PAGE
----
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abstract = "Our group has introduced transcutaneous ultrasound to move kidney stones in order to expel small stones or relocate an obstructing stone to a nonobstructing location. Human stones and metalized beads (2-8 mm) were implanted ureteroscopically in kidneys of eight domestic swine. Ultrasonic propulsion was performed using a diagnostic imaging transducer and a Verasonics ultrasound platform. Stone propulsion was visualized using fluoroscopy, ultrasound, and the ureteroscope. Successful stone movement was defined as relocating a stone to the renal pelvis, ureteropelvic junction (UPJ) or proximal ureter. Three blinded experts evaluated for histologic injury in control and treatment arms. All stones were moved. 65{\%} (17/26) of stones/beads were moved the entire distance to the renal pelvis (3), UPJ (2), or ureter (12). Average successful procedure per stone required 14±8 min and 23±16 pushes. Each push averaged 0.9 s in duration. Mean interval between pushes was 41±13 sec. No gross or histologic kidney damage was identified in six kidneys from exposure to 20 1-s pushes spaced by 33 s. Ultrasonic propulsion is effective with most stones being relocated to the renal pelvis, UPJ, or ureter. The procedure appears safe without evidence of injury.",
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Bailey, MR, Wang, YN, Simon, J, Cunitz, B, Harper, J, Hsi, R, Starr, F, Paun, M, Sapozhnikov, O, Dunmire, B, Crum, L & Sorensen, M 2013, 'Acoustic radiation force to reposition kidney stones', Proceedings of Meetings on Acoustics, vol. 19, 045016. https://doi.org/10.1121/1.4799599

Acoustic radiation force to reposition kidney stones. / Bailey, Michael R.; Wang, Yak Nam; Simon, Julianna; Cunitz, Bryan; Harper, Jonathan; Hsi, Ryan; Starr, Frank; Paun, Marla; Sapozhnikov, Oleg; Dunmire, Barbrina; Crum, Lawrence; Sorensen, Mathew.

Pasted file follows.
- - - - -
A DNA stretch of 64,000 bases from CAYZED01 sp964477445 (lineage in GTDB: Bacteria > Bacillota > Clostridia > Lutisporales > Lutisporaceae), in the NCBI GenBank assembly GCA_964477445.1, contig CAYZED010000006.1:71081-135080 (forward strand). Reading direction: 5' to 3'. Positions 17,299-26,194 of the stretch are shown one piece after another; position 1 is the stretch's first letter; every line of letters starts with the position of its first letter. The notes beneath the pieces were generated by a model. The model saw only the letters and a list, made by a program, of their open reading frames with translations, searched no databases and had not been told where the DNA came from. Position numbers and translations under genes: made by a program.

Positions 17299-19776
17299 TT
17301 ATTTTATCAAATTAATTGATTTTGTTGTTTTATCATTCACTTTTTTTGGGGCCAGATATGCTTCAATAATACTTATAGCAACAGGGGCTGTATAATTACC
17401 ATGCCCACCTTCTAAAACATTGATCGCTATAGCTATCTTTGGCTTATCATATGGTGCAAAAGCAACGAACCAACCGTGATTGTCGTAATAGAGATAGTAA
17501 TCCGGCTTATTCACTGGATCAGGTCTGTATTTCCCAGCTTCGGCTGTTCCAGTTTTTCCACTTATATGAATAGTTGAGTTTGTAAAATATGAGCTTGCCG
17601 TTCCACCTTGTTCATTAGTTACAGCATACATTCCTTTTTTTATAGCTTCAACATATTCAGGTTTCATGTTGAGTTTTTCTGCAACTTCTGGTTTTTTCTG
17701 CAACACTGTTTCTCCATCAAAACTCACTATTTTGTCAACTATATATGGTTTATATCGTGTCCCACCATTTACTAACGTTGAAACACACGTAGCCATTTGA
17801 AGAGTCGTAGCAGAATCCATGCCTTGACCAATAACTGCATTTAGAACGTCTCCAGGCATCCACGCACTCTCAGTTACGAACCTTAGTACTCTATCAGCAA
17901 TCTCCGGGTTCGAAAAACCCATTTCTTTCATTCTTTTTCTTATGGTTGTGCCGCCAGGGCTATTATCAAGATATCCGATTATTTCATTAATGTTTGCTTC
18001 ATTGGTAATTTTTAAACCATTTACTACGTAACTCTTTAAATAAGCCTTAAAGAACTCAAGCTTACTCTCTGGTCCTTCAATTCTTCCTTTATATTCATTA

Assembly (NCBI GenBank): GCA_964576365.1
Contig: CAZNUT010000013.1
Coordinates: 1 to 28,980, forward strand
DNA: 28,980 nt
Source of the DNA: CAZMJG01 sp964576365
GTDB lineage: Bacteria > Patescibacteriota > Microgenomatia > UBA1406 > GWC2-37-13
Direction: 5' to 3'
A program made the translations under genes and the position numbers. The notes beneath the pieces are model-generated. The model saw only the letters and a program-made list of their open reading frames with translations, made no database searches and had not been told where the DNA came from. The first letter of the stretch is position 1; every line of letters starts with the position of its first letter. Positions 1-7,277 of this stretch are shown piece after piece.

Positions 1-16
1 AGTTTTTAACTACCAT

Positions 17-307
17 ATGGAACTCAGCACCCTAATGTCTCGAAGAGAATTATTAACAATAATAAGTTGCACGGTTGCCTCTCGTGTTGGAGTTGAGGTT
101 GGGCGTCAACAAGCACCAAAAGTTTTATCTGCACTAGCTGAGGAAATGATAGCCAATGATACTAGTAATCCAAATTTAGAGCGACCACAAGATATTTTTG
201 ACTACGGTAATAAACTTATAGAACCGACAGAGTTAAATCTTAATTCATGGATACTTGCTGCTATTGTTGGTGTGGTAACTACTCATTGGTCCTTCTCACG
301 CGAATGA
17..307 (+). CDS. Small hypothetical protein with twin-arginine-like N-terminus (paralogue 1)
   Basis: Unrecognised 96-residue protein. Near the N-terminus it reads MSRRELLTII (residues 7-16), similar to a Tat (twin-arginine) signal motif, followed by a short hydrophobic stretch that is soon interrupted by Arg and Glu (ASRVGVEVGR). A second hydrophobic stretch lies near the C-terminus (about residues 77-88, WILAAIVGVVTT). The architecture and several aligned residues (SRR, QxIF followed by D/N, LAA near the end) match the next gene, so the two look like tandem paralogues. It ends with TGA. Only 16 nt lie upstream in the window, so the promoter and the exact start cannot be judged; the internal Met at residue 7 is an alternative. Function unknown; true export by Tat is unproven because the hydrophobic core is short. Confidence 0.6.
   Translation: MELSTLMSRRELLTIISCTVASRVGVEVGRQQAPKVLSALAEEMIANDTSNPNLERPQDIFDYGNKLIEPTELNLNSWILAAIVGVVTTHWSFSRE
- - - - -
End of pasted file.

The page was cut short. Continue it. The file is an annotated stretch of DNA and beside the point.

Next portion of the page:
In: Proceedings of Meetings on Acoustics, Vol. 19, 045016, 19.06.2013.

Research output: Contribution to journalConference article

TY - JOUR

T1 - Acoustic radiation force to reposition kidney stones

AU - Bailey, Michael R.

AU - Wang, Yak Nam

AU - Simon, Julianna

AU - Cunitz, Bryan

AU - Harper, Jonathan

AU - Hsi, Ryan

AU - Starr, Frank

AU - Paun, Marla

AU - Sapozhnikov, Oleg

AU - Dunmire, Barbrina

AU - Crum, Lawrence

AU - Sorensen, Mathew

PY - 2013/6/19

Y1 - 2013/6/19

N2 - Our group has introduced transcutaneous ultrasound to move kidney stones in order to expel small stones or relocate an obstructing stone to a nonobstructing location. Human stones and metalized beads (2-8 mm) were implanted ureteroscopically in kidneys of eight domestic swine. Ultrasonic propulsion was performed using a diagnostic imaging transducer and a Verasonics ultrasound platform. Stone propulsion was visualized using fluoroscopy, ultrasound, and the ureteroscope. Successful stone movement was defined as relocating a stone to the renal pelvis, ureteropelvic junction (UPJ) or proximal ureter. Three blinded experts evaluated for histologic injury in control and treatment arms. All stones were moved. 65% (17/26) of stones/beads were moved the entire distance to the renal pelvis (3), UPJ (2), or ureter (12). Average successful procedure per stone required 14±8 min and 23±16 pushes. Each push averaged 0.9 s in duration. Mean interval between pushes was 41±13 sec. No gross or histologic kidney damage was identified in six kidneys from exposure to 20 1-s pushes spaced by 33 s. Ultrasonic propulsion is effective with most stones being relocated to the renal pelvis, UPJ, or ureter. The procedure appears safe without evidence of injury.